As we alerted you last year, major Ivy league universities have begun offering lectures — and whole courses — on the Internet for free. It’s called the OpenCourseWare movement and it’s gaining momentum across the world. There’s even a site now where you can browse a collection of online courses from schools like UC Berkeley, MIT, Yale, and Princeton — and click to hear university lectures by the likes of Microsoft’s Bill Gates, all without paying a dollar in tuition…

LectureFox created a gathering of collegiate links to streaming video, audio and documents from around the world. The list is clean, handsome and easy to use. Although they specialize in Computer Science, Mathematics and Physics, click on Faculty-Mix to see a great selection of miscellaneous topics from other departments like electrical engineering, chemistry, biology, psychology, economics, history and philosophy.

Interesting titles may catch your eye like, Cosmic Connections, Natures Greatest Puzzles, or Astronomy and Poetry. How about an entire 27-week Psych 107 course captured on video at the University of California, Berkeley, called Buddhist Psychology, which features lectures entitled, The Benefits of Meditation for Mental and Physical Health, The Four Noble Truths, and Magic in Ordinary Life?

LectureFox was launched in January 2007 by German businessman Andreas Petersen and his sister Ellen Petersen. He owns his own Internet publishing business in Hamburg and says it’s all about the joy of learning. I talked with him about why universities are giving away their services for free:

Is there a big increase in the numbers of lectures being offered online
and do you expect this to continue?

Yes. The OpenCourseWare movement started at the Massachussetts Institute of Technology (MIT) in 2002. Now there are many universities jumping onto the bandwagon. During 2007 and in the next years we will see more universities open their digital doors.

A good example: Yale University is producing digital videos of selected undergraduate courses that it will make available for free on the Internet through a grant from the William and Flora Hewlett Foundation. (The Hewlett Foundation is committed to partnering with leading universities to make high-quality educational content freely available on the Web.) The project received $755,000 for an 18-month pilot phase to create full transcripts in several languages, syllabi, and other course materials — for seven courses and design a web interface, to be launched in the fall of 2007. If the venture proves successful, Yale hopes to significantly expand its online offerings over the next few years.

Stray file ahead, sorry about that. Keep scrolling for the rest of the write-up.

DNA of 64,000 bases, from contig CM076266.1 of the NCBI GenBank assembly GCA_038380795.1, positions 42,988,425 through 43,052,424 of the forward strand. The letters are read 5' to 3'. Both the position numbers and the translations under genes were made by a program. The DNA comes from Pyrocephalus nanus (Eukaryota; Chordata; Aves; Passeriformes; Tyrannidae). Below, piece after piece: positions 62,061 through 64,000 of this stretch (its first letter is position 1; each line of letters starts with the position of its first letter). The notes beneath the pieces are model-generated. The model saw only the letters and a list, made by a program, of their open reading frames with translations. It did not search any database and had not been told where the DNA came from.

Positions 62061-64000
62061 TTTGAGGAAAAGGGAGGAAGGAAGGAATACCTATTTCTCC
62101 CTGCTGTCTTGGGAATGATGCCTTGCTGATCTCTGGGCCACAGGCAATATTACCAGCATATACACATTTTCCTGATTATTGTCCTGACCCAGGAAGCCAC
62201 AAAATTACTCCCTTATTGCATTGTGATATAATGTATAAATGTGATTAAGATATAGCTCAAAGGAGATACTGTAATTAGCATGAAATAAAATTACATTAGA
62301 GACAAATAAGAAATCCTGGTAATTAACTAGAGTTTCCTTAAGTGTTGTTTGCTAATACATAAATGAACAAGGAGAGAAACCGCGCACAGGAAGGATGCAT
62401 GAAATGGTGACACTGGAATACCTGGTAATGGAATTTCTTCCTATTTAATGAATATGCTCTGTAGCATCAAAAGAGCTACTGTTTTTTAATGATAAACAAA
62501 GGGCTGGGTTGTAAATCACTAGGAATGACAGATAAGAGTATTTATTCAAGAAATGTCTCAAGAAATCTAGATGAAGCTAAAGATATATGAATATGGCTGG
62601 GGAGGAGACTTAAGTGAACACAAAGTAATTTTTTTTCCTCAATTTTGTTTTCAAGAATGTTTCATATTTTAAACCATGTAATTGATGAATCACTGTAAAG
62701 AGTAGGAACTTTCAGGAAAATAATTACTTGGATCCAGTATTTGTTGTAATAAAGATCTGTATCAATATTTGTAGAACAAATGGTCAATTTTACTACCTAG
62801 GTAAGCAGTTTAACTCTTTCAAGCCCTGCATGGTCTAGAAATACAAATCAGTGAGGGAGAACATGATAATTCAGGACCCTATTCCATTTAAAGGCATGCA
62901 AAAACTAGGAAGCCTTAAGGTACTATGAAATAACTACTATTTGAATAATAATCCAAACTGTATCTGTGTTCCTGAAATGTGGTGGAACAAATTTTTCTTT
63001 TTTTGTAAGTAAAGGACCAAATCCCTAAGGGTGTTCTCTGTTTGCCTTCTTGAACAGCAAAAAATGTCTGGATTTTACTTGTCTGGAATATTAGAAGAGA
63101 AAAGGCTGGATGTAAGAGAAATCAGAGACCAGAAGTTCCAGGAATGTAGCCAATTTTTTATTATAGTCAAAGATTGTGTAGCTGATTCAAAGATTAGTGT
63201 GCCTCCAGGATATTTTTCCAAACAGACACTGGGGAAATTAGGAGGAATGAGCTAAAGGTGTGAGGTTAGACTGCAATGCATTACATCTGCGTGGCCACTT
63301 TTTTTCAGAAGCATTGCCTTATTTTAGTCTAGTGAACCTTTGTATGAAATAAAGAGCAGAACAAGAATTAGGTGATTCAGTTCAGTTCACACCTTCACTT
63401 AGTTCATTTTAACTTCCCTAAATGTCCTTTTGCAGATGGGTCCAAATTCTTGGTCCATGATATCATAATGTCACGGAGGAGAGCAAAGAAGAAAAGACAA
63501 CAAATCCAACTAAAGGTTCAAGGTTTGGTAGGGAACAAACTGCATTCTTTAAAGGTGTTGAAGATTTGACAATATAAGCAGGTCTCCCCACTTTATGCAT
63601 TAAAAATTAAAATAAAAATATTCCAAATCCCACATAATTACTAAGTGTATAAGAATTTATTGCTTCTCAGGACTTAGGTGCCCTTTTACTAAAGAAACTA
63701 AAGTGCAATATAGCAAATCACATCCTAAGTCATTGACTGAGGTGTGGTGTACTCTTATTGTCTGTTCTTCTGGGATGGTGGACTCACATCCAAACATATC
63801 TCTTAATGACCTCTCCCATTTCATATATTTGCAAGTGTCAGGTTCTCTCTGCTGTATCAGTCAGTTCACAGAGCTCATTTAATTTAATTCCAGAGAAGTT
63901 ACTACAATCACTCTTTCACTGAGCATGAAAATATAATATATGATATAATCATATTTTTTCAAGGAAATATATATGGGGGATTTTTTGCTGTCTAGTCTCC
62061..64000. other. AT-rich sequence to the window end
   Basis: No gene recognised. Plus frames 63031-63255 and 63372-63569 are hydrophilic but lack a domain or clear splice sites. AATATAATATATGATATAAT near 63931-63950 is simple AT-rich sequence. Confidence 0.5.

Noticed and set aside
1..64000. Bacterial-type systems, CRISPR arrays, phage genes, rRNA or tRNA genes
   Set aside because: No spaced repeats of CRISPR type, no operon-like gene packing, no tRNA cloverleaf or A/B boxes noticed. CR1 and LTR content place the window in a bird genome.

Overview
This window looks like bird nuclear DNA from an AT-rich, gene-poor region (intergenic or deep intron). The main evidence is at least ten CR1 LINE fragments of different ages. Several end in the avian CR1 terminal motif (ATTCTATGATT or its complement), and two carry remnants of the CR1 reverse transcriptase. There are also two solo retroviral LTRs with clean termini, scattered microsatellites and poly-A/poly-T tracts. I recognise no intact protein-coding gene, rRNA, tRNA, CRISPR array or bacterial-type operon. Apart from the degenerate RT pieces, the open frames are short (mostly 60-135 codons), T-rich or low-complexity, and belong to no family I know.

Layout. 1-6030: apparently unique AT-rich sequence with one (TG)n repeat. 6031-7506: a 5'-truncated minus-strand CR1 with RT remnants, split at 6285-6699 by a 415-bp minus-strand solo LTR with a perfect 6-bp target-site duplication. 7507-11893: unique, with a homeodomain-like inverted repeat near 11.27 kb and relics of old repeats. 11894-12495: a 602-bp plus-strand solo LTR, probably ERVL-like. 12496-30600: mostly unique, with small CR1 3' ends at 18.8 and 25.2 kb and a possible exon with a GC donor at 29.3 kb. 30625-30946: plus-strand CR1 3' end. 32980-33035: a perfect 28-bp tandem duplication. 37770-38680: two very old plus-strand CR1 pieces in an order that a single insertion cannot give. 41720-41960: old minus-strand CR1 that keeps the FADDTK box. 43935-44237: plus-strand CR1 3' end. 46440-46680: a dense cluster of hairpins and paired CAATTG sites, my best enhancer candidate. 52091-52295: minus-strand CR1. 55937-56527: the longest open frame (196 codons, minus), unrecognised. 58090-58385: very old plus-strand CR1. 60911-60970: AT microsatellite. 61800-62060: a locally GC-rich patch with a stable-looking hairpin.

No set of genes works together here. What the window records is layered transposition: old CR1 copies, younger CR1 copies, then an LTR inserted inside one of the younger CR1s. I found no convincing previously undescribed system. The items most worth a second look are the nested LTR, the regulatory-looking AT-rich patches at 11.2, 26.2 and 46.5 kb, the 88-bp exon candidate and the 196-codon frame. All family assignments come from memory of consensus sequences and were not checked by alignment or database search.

Why do you think the schools are offering these courses online for free?

Online lectures are not a substitute for attending a university. There is no feedback from the professor. You cannot get the true spirit of a good university.

I think that big educational institutions like MIT, Berkeley, Stanford, Princeton, Yale and others, more and more, think in a global perspective. Scientists have always collaborated internationally. With the new possibilities of streaming video and highspeed Internet the time is ripe for sharing education with those who cannot afford university classes. Knowledge is power. It’s humane to share knowledge with people from poor countries. When we share research, pedagogy, and knowledge to benefit others we build a good future for all of us. The catchword is Open Culture.

Additionally the universities possibly attract more international students.

This is a young site fueled by donations and in phase one of its development. The site’s administrator tells me that it will undergo a major overhaul in the near future. For instance, it will be offering RSS feeds that can alert readers to new lectures added in specific categories or overall, so a chemistry fan, for instance, could sign up and be alerted to updates. (I’d like to see professors’ names added to the lecture titles, also.) The site’s Web servers were overloaded recently when a rush of viewers arrived after word of the site was publicized at Just as more people are finding LectureFox, more universities are sharing their wealth of knowledge with the world.

A university student in Nigeria wrote to the MIT OpenCourseWare program to say thanks and explain how the online access had helped him. “I had a course in metallurgical engineerging. I downloaded an MIT course outline on this, and also some review questions and they helped me gain a deeper understainding of the course at my university.”

And Maruf Muqtadir, a student in Bangladesh wrote, “Your OpenCourseWare is an amazing and remarkable step! I am currently a student of computer science at BRAC University of Dhaka, Bangladesh, and I have always had a dream to study at MIT, for its unique teaching methods, but for many reasons I am not able to do so. This initiative gives me the opportunity to self-teach myself. I can reach what MIT teaches to their students. To be truthful, I cannot find words to explain how I feel! Kind of unexplainable, like the feeling one feels when someone falls in love!”

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